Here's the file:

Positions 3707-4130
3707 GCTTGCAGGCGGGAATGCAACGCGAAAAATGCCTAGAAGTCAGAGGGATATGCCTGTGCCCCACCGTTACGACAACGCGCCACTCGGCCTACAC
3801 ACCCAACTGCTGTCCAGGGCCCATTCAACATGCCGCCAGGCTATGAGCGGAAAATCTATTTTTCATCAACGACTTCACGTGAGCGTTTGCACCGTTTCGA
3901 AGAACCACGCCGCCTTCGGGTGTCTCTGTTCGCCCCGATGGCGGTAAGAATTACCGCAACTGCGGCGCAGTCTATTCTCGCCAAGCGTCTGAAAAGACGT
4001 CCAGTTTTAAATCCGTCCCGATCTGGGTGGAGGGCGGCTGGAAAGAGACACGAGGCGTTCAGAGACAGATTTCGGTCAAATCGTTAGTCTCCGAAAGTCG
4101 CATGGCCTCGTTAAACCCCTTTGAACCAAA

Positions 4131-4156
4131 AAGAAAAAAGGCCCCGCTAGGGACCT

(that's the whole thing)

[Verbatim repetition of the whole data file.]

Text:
Positions 3707-4130
3707 GCTTGCAGGCGGGAATGCAACGCGAAAAATGCCTAGAAGTCAGAGGGATATGCCTGTGCCCCACCGTTACGACAACGCGCCACTCGGCCTACAC
3801 ACCCAACTGCTGTCCAGGGCCCATTCAACATGCCGCCAGGCTATGAGCGGAAAATCTATTTTTCATCAACGACTTCACGTGAGCGTTTGCACCGTTTCGA
3901 AGAACCACGCCGCCTTCGGGTGTCTCTGTTCGCCCCGATGGCGGTAAGAATTACCGCAACTGCGGCGCAGTCTATTCTCGCCAAGCGTCTGAAAAGACGT
4001 CCAGTTTTAAATCCGTCCCGATCTGGGTGGAGGGCGGCTGGAAAGAGACACGAGGCGTTCAGAGACAGATTTCGGTCAAATCGTTAGTCTCCGAAAGTCG
4101 CATGGCCTCGTTAAACCCCTTTGAACCAAA

Positions 4131-4156
4131 AAGAAAAAAGGCCCCGCTAGGGACCT